Welcoming our Elders Home, at St. Philip the Deacon

Welcoming our Elders Home, at St. Philip the Deacon

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This blog was written and contributed by the Rev. Maria McDowell and the community at St. Philip the Deacon, Portland. Learn more about St. Philip the Deacon’s work Welcoming our Elders Home by visiting their website, https://www.stphilipthedeacon.org/serving/welcoming-our-elders-home/.


St. Philip the Deacon, in partnership with Portland Community Reinvestment Initiatives (PCRI), Urban League of Portland, Northwest Pilot Project, and the Leaven Community Land and Housing Coalition, is welcoming our elders home. We are stewarding the resources God has given us to build affordable housing for Black seniors and to renovate our building to ensure that we can continue to live out the heart of this parish: to create and support a stable community for vulnerable neighbors.

Accounts of St. Philip the Deacon typically begin with its founding in 1911 by a group of African-American Episcopalians of Caribbean Anglican descent. Often unstated is the legacy of racism in Portland, in Oregon, and in the Episcopal Church itself, the context out of which that audacious undertaking arose. Buying land, erecting a building, and expressing its particular call to support the black community was both a challenge and a source of pride for those stalwarts—and a strong response to having been “invited” to leave the Cathedral where most of them were members, but where they would never be allowed to share in leadership.

A photo from those early days, once on display at the diocesan offices, bears the caption “Mission for Colored Work.”

St. Philip took this mission seriously, though its membership and the reach of its work were hardly limited to people of color. Its current Sanctuary and Parish Hall date from 1945. Its unassuming architecture, manicured lawn, and rose gardens have virtually camouflaged the ongoing community activities housed within it over the years: the founding of the Urban League and NAACP chapters in its parish hall, the Lee Owen Stone Preschool cooperative, church social clubs, seniors’ computer classes, after-school programs, music and dance lessons, shared sanctuary for Ethiopian, Latino, and Native American congregations, the Deacon’s Dining Hall Saturday lunch program, and most recently The People’s Pantry, operated by the Hand Up Project.

In the face of the deaths of so many black and brown people, and the white supremacist legacy of our beloved Episcopal Church, our presiding bishop the Rt. Rev. Michael Curry exhorts us to become the Beloved Community. For many congregations, this means starting by learning through the Sacred Ground curriculum, developed to help our predominately white congregations face systemic racism. 

For St. Philip, it is the exploding housing crisis that has driven its current call to action. Members of St. Philip lost their homes in the Vanport Flood, the building of the I-5 freeway and the Coliseum construction, and the proposed expansion of Emmanuel Hospital. Members of our congregation grew up in homes where the deed specified that only whites could own the property their parents bought through white friends. The long history of red-lining and displacement of homes and businesses in N/NE Portland has led to the reality that almost 40% of the unhoused population in Portland are persons of color even though African-Americans make up only 12% of the population.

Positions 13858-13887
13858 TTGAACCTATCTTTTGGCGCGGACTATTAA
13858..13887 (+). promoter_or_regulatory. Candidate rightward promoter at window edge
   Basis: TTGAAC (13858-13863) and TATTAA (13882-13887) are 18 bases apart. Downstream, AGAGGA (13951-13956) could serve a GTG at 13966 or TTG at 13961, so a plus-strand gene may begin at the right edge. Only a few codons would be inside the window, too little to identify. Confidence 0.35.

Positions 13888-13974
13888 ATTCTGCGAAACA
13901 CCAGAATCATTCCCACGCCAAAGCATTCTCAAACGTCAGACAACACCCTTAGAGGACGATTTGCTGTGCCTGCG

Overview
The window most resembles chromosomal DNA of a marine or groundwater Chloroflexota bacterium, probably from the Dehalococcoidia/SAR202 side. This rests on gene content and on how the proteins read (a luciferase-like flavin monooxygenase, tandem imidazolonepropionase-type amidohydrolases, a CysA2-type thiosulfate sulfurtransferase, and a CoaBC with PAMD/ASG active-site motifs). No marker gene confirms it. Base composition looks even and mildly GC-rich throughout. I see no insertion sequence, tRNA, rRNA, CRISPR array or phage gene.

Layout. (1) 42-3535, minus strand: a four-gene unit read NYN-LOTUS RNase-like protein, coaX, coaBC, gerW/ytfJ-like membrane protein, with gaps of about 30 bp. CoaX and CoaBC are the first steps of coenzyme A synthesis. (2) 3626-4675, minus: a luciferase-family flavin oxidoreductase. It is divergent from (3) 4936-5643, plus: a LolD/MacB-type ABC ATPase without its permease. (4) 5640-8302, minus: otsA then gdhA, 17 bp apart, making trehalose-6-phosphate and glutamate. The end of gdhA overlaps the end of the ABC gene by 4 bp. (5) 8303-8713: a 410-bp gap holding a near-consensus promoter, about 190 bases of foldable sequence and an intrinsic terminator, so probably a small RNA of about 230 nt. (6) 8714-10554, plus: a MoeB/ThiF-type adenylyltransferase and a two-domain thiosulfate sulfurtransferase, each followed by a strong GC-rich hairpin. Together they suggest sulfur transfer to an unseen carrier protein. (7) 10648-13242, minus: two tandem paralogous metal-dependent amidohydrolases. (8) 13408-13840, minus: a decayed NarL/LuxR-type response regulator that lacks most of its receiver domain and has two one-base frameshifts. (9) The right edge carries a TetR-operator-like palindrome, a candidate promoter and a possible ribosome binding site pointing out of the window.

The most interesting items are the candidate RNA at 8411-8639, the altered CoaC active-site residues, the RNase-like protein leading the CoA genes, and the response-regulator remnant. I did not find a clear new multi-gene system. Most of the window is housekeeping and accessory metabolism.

Several times in the past, the parish felt called to build affordable housing, twice attempting to purchase nearby houses and develop the property, but these plans didn’t succeed. The parish conversation arose again in 2019, and we connected with others who share our commitment to providing stable housing for all Oregonians. The Trustees of the Diocese of Oregon provided a generous 5-year grant to allow for staff and clergy funding to help St. Philip engage the neighborhood and expand its relationships and partnerships.


A Tale of Two Conversations

Throughout the COVID onslaught last year and continuing into the foreseeable future we are moving through the  difficult and challenging process of property development, including:

  1. Discerning as a parish who in particular we are called to love and house (because we can’t do it all!);
  2. Partnering with professionals create a plan that is both practical and well-designed;
  3. Development relationships to ensure successful long-term property management and wrap-around services for our hoped-for new and vulnerable neighbors;
  4. Negotiating the labyrinthine world of affordable housing funding applications for a multi-million dollar project.  

At the same time, we are using the community-organizing skills and relationships we have gained by our participation in the Leaven Land and Housing Coalition to help us better engage our neighborhood, creating relationships around our common love for this small part of Portland, and meeting the needs of our vulnerable neighbors. Over the next year, we will be asking our neighbors, What do you cherish about this neighborhood? As we hear the hopes and longings of our neighborhood we can then discern how we can come alongside what God is already doing around us.

Far from daunting, these dual conversations on affordable housing and neighborhood engagement are energizing our small parish. Our vision for “The Alcena—An Affordable Living Community” is revealing the interconnectedness of the national church’s three-fold mission of racial reconciliation, creation care, and evangelism. Our project partnerships and engagement with neighbors old and new, black and white and brown, are taking us into exciting new territory.  

True to its African American roots and through the power of the Holy Spirit, St. Philip the Deacon is “making a way out of no way” to fulfill our mission, “to be a vital presence in the lives of individuals, families, and the community.”